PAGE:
- The Washington Times - Thursday, January 26, 2012


Time flies when the world is chaotic. The phrase “axis of evil” is 10 years old Sunday, introduced by former President George W. Bush in his State of the Union address Jan. 29, 2002.

“North Korea is a regime arming with missiles and weapons of mass destruction while starving its citizens,” Mr. Bush said. “Iran aggressively pursues these weapons and exports terror, while an unelected few repress the Iranian people’s hope for freedom. Iraq continues to flaunt its hostility toward America and to support terror. … States like these, and their terrorist allies, constitute an axis of evil, arming to threaten the peace of the world.”

The phrase “axis of evil” was attributed to David Frum, a White House speechwriter at the time. The words became a motto that resonated in many quarters, including the parody New York Post headline “axis of weasels” that mocked European reluctance to support the war on terror and variants coined by officials - including “axis of terror” (Israeli Defense Minister Shaul Mofaz) and “axis of good” (Venezuela President Hugo Chavez).

Until Mr. Bush’s official presidential library is open for business in Dallas, find his updated online presence at BushCenter.com.


Now that Republican heavyweights are sparring over the true role of Newt Gingrich in 2012, the presidential hopeful is drawing as much overwrought press as Sarah Palin did back in her days as a White House candidate. Mr. Gingrich simply inspires purple prose; a tough job, but someone’s got to do it. A very small sampling:

“Gingrich rages at his creation” (Philadelphia Inquirer); “Newt and Callista: An affair to remember” (Rolling Stone); “Newt, the final frontier” (Miami Herald); “Unleash the Newt” (American Prospect); and “Gingrich’s poetry of hate” (CNN).


Three of the four Republican hopefuls will woo Florida voters in the next 72 hours; the Sunshine State primary looms Tuesday. Mitt Romney, Newt Gingrich and Rick Santorum cater to a diverse constituency. Mr. Romney’s got a grass-roots crowd in Orlando and a “space coast” rally in Titusville. Mr. Santorum addresses Hispanic builders in Miami and a Hebrew congregation in Boca Raton, but he will dash to Virginia for a pair of fundraisers. Mr. Gingrich meets with veterans, tea partyers and fundraisers in Palm Beach.

And Rep. Ron Paul? He’s on a six-city tour of Maine, and is at home on such turf: “Highlights of the visit include two town halls on college campuses and a visit to Freeport, home of the flagship L.L.Bean store,” his campaign advises. The Maine caucus - just like Nevada’s - gets under way Feb. 4.


Forget Republican infighting. There’s another conflict: Media Research Center founder L. Brent Bozell III has declared war on the liberal news media, declaring the leftward press could compromise the 2012 election. He’s launched a $3 million campaign to counter the phenomenon via social media, billboards, advertising and old-fashioned “Don’t Believe the Liberal Media” bumper stickers.

“We have documented endless examples of the so-called ‘news media’ covering up the failures of the Obama presidency and attacking every conservative presidential candidate one by one by one,” he says, noting that may of the attacks are intensely personal.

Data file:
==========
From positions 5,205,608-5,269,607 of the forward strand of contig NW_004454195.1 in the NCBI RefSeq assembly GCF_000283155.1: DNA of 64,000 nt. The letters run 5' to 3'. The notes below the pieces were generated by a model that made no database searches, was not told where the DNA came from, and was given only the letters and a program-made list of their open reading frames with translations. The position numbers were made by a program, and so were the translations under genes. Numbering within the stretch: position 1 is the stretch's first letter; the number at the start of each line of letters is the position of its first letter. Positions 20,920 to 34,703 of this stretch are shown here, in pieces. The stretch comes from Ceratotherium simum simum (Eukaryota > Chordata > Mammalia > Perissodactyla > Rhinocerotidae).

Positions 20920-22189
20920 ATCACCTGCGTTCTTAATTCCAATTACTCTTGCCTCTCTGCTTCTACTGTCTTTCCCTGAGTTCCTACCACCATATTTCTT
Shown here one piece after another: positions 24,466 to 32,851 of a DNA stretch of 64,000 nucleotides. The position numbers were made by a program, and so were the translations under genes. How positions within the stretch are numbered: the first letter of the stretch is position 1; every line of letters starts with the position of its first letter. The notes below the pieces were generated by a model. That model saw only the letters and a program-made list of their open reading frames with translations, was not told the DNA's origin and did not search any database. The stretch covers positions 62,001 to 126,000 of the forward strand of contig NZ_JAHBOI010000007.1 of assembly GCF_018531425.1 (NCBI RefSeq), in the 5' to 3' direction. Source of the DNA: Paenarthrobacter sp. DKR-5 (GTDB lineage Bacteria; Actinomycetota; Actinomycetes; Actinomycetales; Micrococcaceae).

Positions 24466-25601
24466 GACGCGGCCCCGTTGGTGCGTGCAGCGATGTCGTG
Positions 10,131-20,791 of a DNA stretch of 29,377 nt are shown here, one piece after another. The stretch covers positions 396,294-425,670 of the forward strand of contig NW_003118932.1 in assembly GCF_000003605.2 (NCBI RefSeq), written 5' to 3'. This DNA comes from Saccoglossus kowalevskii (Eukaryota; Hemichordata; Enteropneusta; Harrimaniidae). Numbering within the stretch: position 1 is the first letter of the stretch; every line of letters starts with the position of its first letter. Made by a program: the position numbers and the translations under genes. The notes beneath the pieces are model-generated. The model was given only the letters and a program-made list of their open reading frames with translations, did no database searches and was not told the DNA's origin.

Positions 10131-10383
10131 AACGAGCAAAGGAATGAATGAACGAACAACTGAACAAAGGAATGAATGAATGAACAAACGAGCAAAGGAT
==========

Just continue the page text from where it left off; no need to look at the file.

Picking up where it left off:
“It’s time for Americans to stand up and declare, once and for all, that the left-wing so-called ‘news media’ are no longer going to pick winners and losers. It’s time for Americans to demand of our news media that they return to the business of reporting - accurately, fairly, honestly.”

Mr. Bozell advises the curious to look here: TellTheTruth2012.org.


Well, they’re hopeful, anyway. A total of 332 people have filed a statement of candidacy for president with the Federal Election Commission. That would be 123 Republicans, 69 independents, 36 Democrats, 11 Libertarians , five Greens and 36 from, uh, the Socialist, Anti-Hypocrisy, Common Sense, Jedi, Justice and After Party parties. Another 52 candidates have filed without specifying their affiliation. So says a University of Minnesota “Smart Politics” analysis, which also found that 302 of these aspirants are men, 30 women.

There are also serial candidates. The analysis found that 76 hopefuls have previously filed their paperwork, many doing so multiple times. To date, candidates have filed from 44 states, the District of Columbia and one U.S. territory, with California sitting at the top of the leader board with 41 candidates, followed by Florida with 39, Texas with 34, and Virginia and New York with 14 each.

But reality often prevails. Democratic hopeful Michael Bellows of Chicago filed his papers in early November, then changed his mind 18 days later. “I hereby give notice that I request to immediately withdraw and cancel my candidacy. … I have raised no funds whatsoever and I have made no expenditures whatsoever. Please remove my name from all active listing of candidates,” Mr. Bellows advised the commission.


• 75 percent of Americans say the Supreme Court justices allow their own ideological views to affect their decisions; 17 percent say the justices rely on legal analysis.

• 59 percent say the justices will review the constitutionality of health care reform based on personal ideology.

• 28 percent say they will use legal analysis, 13 percent don’t know.

• 55 percent expect the court to rule that a requirement that all Americans have health insurance to be unconstitutional.

• 55 percent say parts of the new law will be implemented, even if the court strikes down the individual mandate.

• 54 percent personally believe that rule to be unconstitutional.

• 49 percent of Republicans say President Obama and Mitt Romney hold different views on health care; 30 percent say their views are the same.

Source: A Kaiser Health Tracking poll of 1,206 U.S. adults conducted Jan. 12-17.

Tipline always open at jharper@washingtontimes.com.



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